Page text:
Lendio funding manager Cody Swensen

Meet Your Lendio Funding Manager: Cody Swensen

3 min read • Nov 05, 2021 • Lendio

Part of what makes Lendio unique are our funding managers. These aren’t customer service reps or an unlock-my-password helpline. They’re the rockstars who know small business financing inside and out and who make the process of getting financing for your business easier. Granted, that’s just our opinion. See for yourself in our Q&A with one of Lendio’s funding managers.

Funding manager: Cody Swensen

Lendio employee since 2017

Favorite part of being a funding manager: Overcoming challenges—the same type of things business owners go through. 

Q:  What makes you easy to work with?

A: I think what makes me easy to work with is that I don’t sugar coat things. I don’t really have a reason to coax you into something that you’re going to regret. So I’m just very direct with the clients that I work with. I tell them, ‘Hey, this is about what it’s going to look like. This is the expectation, this is the timeline.’ And if I tell them they’re going to get offers by tomorrow or by the following business day, I follow up with them at the same time. My goal is to keep the work out of their hands and put it into my hands. That’s the whole point. That’s the reason that they’re coming to us.

Q: What can a business loan or financing applicant do to make the application process easier for themselves?

A: Just be open to the knowledge that I or someone like me gives. For example, if a business owner comes in with the expectation that the offers they get will be like a personal loan—like a car loan—where the cost of capital is pretty cheap for the applicant, well, business funding isn’t quite like that. A lender can’t really repossess your business and run it for you to recoup their money if you default: there may be no real assets tied to the loan. So the cost of capital and the terms are going to be higher because of the associated risk. Sometimes you’ll have a business owner who realizes this and says, “I’ll just do a personal loan.” I remind them why they set up a business—an LLC or a corporation: it was to separate the business liability from themselves individually. So taking a personal loan to fund your business is counterintuitive. It works against that separation.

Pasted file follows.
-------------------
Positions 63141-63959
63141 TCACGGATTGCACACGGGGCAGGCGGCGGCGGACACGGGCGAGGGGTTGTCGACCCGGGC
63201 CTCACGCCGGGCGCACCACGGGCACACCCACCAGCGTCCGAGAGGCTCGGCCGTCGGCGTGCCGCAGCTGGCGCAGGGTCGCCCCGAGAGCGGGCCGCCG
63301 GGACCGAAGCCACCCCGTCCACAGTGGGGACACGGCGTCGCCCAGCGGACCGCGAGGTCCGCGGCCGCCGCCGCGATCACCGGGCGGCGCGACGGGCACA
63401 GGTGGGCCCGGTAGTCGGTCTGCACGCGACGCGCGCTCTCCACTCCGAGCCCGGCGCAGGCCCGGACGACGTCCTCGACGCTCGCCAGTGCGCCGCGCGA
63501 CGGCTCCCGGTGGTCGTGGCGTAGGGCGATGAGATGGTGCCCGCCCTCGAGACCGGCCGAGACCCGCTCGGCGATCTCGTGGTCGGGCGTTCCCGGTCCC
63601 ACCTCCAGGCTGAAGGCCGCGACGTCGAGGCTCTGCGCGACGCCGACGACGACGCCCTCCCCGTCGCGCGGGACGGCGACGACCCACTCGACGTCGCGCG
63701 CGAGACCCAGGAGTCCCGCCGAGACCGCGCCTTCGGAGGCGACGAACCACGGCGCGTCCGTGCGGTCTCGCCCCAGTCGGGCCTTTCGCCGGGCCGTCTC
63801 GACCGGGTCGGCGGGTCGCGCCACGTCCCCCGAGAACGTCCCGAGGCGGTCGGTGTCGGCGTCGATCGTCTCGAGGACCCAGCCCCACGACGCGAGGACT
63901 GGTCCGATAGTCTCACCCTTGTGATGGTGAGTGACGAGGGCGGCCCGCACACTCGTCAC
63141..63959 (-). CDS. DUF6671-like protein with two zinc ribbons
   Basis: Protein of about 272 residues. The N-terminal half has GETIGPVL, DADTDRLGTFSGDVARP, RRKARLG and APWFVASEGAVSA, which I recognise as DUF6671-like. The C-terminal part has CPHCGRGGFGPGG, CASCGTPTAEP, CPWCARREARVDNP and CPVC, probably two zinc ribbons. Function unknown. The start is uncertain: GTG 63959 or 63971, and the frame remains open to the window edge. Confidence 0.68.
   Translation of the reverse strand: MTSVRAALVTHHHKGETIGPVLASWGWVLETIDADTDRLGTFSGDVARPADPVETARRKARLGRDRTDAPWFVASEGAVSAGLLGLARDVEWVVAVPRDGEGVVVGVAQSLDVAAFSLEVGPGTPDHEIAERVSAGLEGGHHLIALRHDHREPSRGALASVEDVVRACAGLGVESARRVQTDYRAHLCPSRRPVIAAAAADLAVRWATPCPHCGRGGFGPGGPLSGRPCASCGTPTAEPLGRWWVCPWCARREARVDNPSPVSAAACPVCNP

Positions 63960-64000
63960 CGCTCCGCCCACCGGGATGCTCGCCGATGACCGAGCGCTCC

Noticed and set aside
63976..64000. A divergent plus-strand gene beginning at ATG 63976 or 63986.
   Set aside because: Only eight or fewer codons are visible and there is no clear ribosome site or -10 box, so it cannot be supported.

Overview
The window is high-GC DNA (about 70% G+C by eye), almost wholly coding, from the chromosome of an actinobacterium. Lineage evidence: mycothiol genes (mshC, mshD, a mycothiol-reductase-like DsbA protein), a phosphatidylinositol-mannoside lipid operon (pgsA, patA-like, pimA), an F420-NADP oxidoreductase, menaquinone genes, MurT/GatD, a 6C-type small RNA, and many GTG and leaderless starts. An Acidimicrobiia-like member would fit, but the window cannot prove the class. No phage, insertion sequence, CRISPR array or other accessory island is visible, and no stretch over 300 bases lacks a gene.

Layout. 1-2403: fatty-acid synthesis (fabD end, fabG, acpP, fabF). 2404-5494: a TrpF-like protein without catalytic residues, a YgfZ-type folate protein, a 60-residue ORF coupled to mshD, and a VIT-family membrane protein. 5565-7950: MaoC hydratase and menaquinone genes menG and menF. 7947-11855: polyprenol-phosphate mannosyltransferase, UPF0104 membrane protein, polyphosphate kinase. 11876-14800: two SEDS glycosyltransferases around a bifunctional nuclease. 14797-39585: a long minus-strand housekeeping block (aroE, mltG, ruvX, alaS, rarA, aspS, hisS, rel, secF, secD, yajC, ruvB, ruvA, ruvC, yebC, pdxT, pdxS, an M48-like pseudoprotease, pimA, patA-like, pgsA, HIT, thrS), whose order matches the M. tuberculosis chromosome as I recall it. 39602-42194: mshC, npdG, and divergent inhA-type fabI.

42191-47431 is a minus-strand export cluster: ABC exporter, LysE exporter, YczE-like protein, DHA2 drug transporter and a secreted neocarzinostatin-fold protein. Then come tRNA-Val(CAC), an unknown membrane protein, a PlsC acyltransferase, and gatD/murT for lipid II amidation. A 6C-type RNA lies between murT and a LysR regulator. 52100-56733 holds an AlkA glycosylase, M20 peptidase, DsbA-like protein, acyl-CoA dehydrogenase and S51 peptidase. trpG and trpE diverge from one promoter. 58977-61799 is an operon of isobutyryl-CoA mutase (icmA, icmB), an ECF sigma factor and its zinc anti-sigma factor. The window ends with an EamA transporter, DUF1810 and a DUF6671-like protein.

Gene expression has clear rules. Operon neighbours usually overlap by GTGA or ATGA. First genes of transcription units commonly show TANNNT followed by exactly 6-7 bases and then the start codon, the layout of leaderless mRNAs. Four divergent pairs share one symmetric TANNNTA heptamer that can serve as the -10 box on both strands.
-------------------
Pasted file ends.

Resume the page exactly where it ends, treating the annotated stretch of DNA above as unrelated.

Q: As someone who helps small business owners navigate financing options, how important is “open communication” from a funding manager during the application process? 

A: On a scale of 1 to 10, I’d say 10. I’m not going to hold back information from you. If I see that you were declined for X, Y, and Z reasons, I’m going to tell you. Or, if a lender is giving us an approval but I know, based on working with this lender before, that it could be better, I’m going to tell you that it looks like you’re being approved but you’re being qualified into a more expensive tier and these are the reasons why. That way, the owner can work on improving those reasons and, maybe in a few months, we can refinance with the same lender.

And, yeah, I do recommend that a business takes something now. Ninety percent of the time, the business owners who apply for financing have an aspiration or a goal that they’re working towards—there’s a reason that they filled out an application with us to begin with. And even if they qualified for something that’s more expensive than they expected, that can still put that money to work for their business. 


Ready to work with your own funding manager? Start the process by applying now.


Disclaimer: The information provided in this post does not, and is not intended to, constitute business, legal, tax, or accounting advice and is provided for general informational purposes only. Readers should contact their attorney, business advisor, or tax advisor to obtain advice on any particular matter.



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